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A29 Session 8: Gastrointestinal Cryotherapeutic Indications

Canto, Marcia Irene
Cryobiology 2014 v.69 no.1 pp. 191-192
adenocarcinoma, argon (noble gases), carbon dioxide, catheters, chest, coagulation, cost effectiveness, cryosurgery, dosimetry, esophagus, freezing, intestines, metaplasia, mucosa, nitrogen, pain, patients, photochemotherapy, photosensitivity, quality of life, radio waves, radiotherapy, randomized clinical trials, reference standards, resection, retrospective studies, risk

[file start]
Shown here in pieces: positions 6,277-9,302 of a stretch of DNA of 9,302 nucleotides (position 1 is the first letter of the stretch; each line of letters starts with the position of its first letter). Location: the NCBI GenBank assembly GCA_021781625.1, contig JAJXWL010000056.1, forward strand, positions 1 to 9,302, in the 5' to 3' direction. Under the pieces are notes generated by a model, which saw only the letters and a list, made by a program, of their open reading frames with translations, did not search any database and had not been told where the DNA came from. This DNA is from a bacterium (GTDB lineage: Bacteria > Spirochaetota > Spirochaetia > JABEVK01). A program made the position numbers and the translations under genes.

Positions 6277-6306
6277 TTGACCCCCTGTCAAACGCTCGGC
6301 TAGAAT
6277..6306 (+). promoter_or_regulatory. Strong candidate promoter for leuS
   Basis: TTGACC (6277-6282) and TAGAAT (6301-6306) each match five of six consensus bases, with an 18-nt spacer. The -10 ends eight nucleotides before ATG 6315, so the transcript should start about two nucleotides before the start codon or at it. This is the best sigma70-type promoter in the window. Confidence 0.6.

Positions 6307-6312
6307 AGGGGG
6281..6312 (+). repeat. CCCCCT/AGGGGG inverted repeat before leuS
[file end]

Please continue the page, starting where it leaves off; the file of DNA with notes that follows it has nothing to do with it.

Endoscopic cryotherapy (Cryo) or local application of cryogen to the gastrointestinal mucosa is a thermal ablative treatment that has been used for Barrett’s esophagus (BE) and high grade dysplasia, as well as for palliative use in esophageal adenocarcinoma (EAC). Most of the existing data are related to this indication, but endoscopic cryotherapy has also successfully used for treatment of gastric antral vascular ectasia and radiation proctitis. Cryo using liquid nitrogen or compressed carbon dioxide or nitrogen gas is delivered via an endoscopic spray catheter resulting in tissue destruction without direct contact. Freezing occurs due to the Joules-Thompson effect. Data on the optimal dosimetry are limited, but a variable number of cycles of 8–20s of freeze and thaw have been used. For Barrett’s esophagus, there are no randomized controlled trials. However, retrospective studies on the use of Cryo in patients with high grade dysplasia and/or early adenocarcinoma suggest great potential safety and efficacy for curative intent. Complete response rates of 68–100% have been reported. Complete response rates for eradiation of esophageal intestinal metaplasia (BE) are about 53–84%. These results are comparable to radiofrequency ablation, which is the reference standard for BE ablation. These provide a distinct advantage for Cryo over superficial forms of endoscopic ablation such as radiofrequency ablation or argon plasma coagulation. Adverse events have also been uncommon, mainly due to strictures (9%, all easily dilated), and very rare perforations during early studies. Cryo may also be a viable outpatient endoscopic treatment option for patients with obstructing tumors and cancers that recur after chemotherapy and/or radiation therapy. Compared to alternative endoscopic cancer palliative therapies for EAC such as photodynamic therapy (that results in extreme photosensitivity, greater pain and more frequent esophageal strictures) and esophageal stenting (which causes chest pain and does not treat the primary tumor), Cryo is an attractive viable palliative treatment option. One retrospective multicenter study of liquid nitrogen Cryo reported complete regression of BE HGD of 100%, luminal cancer in 75% with no serious adverse events and 2year follow-up (Gossain et al., Gastrointest Endosc 2013). Finally, Cryo may also be considered for local treatment of high risk inoperable patients with BE adenocarcinomas in non-lifting nodular lesions, depressed and ulcerated lesions (Paris IIc and III class), or deep margin positive invasive EAC following endoscopic mucosal resection. Device development is ongoing, including improvements of existing devices and clinical trials on new devices such as a focal and circumferential cryotherapy balloon. Clinical trials are ongoing. Endoscopic cryotherapy has a great potential for mainstream clinical therapeutic use in early studies but more data are needed, particularly on optimal dosimetry, safety and cost-effectiveness compared with other existing therapies, long term outcomes, and quality of life.